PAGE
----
The Kingmaker is a Big Finish Productions audio drama based on the long-running British science fiction television series Doctor Who. The drama was written by Nev Fountain who is better known for his work on the radio and television series Dead Ringers, and also stars Jon Culshaw who in the same programmes is known for his impression of Tom Baker as the Fourth Doctor.
The Doctor travels to the fifteenth century to investigate the mystery of the Princes in the Tower
, to fulfil a contract to write a series of children's books. Is there another time traveller on the loose? And just why is there a robot in the TARDIS
- The "Doctor Who Discovers…" range of books, which in the play were written by the Doctor, were a real range of books published by Target Books in 1977. The five titles were Early Man, Space Travel, Strange and Mysterious Creatures, Prehistoric Animals, and The Conquerors.
- The publishing company's robot addresses the Doctor as "Doctor Who", as the computer WOTAN does in The War Machines, but the Doctor says that this was due to a typographical error by the publishers. The titles of the books should have been "The Doctor, who discovers...".
- Jon Culshaw does his famous Tom Baker impression when the Fifth Doctor listens to the Fourth Doctor's dictated notes for the incomplete (and fictional) work "Doctor Who Discovers Historical Mysteries".
- William Shakespeare appears in this story. Shakespeare was previously glimpsed in the Time/Space Visualiser in The Chase, and featured prominently in the 2007 episode "The Shakespeare Code". In Planet of Evil, the Doctor mentioned having met Shakespeare before, and in City of Death he claimed that he helped transcribe the original manuscript for Hamlet. A child in The Time of the Daleks was revealed at that play's conclusion to be Shakespeare. Shakespeare also appears in the Virgin Missing Adventures novel The Empire of Glass. He also appears in the Doctor Who Magazine Ninth Doctor comic A Groatsworth of Wit. It is not clear how or whether these different appearances can be reconciled with each other.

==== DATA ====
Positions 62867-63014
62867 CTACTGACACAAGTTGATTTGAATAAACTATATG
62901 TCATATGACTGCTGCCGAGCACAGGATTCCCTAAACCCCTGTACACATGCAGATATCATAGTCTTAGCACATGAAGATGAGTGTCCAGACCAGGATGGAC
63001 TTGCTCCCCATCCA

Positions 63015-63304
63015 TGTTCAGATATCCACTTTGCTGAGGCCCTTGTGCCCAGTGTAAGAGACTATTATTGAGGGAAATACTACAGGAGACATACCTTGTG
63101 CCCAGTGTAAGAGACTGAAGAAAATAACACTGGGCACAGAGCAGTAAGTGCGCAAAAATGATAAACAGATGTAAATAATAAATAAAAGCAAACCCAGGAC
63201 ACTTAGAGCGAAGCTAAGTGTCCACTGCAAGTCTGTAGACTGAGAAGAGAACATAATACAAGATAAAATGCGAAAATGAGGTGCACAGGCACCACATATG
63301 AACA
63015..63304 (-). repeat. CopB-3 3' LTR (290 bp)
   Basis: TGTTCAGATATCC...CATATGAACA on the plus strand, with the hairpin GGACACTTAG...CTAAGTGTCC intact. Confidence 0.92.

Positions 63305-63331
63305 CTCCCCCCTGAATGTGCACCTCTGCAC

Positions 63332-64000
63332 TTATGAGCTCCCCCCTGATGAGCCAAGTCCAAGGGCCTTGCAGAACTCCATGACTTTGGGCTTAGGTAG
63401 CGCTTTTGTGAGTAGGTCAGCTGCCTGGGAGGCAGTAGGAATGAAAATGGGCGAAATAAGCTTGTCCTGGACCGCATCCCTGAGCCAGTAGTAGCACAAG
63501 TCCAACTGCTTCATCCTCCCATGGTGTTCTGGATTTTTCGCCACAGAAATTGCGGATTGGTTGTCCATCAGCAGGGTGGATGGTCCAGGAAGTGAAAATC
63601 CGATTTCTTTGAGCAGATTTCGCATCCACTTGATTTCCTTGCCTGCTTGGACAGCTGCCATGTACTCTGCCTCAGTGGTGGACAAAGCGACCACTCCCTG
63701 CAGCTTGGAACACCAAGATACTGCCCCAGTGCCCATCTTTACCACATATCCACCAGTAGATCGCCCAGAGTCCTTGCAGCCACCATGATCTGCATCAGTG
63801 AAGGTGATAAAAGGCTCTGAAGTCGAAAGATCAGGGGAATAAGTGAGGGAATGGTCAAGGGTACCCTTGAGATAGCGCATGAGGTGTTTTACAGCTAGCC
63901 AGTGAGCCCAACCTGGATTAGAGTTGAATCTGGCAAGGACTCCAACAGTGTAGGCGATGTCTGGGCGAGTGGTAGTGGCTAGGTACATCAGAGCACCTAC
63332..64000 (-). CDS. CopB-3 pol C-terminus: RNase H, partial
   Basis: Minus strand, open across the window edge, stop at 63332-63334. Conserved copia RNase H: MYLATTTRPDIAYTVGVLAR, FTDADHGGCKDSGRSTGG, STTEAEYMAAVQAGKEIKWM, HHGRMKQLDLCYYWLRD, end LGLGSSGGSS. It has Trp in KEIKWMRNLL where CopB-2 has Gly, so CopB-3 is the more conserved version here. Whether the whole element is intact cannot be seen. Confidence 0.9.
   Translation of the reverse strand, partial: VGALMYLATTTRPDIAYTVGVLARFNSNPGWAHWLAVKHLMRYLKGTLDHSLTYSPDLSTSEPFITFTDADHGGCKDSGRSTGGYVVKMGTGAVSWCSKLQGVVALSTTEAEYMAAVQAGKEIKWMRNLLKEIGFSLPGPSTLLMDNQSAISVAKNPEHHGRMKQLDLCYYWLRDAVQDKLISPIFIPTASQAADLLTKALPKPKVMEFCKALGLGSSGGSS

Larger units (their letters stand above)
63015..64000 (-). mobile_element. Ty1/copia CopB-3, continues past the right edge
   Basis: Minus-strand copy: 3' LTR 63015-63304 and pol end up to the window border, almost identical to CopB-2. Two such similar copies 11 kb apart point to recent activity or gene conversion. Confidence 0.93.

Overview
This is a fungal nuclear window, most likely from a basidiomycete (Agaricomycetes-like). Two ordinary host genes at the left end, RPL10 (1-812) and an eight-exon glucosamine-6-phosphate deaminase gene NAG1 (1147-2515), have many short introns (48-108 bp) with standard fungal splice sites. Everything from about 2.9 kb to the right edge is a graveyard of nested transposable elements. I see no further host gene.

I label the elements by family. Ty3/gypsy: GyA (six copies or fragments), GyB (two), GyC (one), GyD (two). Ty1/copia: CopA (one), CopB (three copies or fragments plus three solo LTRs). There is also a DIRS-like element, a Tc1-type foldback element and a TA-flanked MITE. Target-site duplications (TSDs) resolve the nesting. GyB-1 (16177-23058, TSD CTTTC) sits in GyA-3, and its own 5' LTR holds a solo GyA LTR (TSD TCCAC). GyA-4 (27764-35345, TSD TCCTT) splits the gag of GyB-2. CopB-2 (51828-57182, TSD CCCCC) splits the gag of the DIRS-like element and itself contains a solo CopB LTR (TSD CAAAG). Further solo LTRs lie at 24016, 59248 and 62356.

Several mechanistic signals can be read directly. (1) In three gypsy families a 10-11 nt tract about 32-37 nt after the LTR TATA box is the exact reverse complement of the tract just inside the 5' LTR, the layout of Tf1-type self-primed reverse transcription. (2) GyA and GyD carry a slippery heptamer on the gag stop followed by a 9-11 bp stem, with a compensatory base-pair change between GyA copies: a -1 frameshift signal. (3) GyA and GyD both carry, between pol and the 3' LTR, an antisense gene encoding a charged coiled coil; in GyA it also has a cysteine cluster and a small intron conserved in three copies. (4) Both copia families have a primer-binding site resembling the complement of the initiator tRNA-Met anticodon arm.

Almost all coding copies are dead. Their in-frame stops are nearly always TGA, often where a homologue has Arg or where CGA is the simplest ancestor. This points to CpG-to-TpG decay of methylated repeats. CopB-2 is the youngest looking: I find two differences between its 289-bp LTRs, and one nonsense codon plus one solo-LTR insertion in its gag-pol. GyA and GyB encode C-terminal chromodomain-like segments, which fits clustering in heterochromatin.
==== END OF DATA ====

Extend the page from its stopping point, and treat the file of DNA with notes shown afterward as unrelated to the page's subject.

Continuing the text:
- The Fifth Doctor doesn't seem to be that big of a fan of Shakespeare, calling him a "hack", whereas the Tenth Doctor seems to think he is genius in "The Shakespeare Code".
- This audio adventure refers tangentially to elements of the 2005 Doctor Who series, even though Big Finish's license technically forbids this. One character mentions that a letter from the Doctor was left by a "Northern chap with big ears", a reference to the Ninth Doctor. Also Richard, played by an actor with a Manchester accent and voice very similar to that of Christopher Eccleston, uses the Ninth Doctor's frequent exclamation of "fantastic!" Later, Shakespeare exclaims, "What the Chaucer?"; this joke is a riff on Charles Dickens saying "What the Shakespeare?" in "The Unquiet Dead".
- In reality, Edward V and Richard, Duke of York were the fourth and sixth born legitimate children of Edward IV, not the second and third born as suggested here.
- Marcus Hutton previously played another Duke of Buckingham in the Fifth Doctor audio drama The Church and the Crown: George Villiers, 1st Duke of Buckingham. The two characters are not related and are separated by almost 150 years.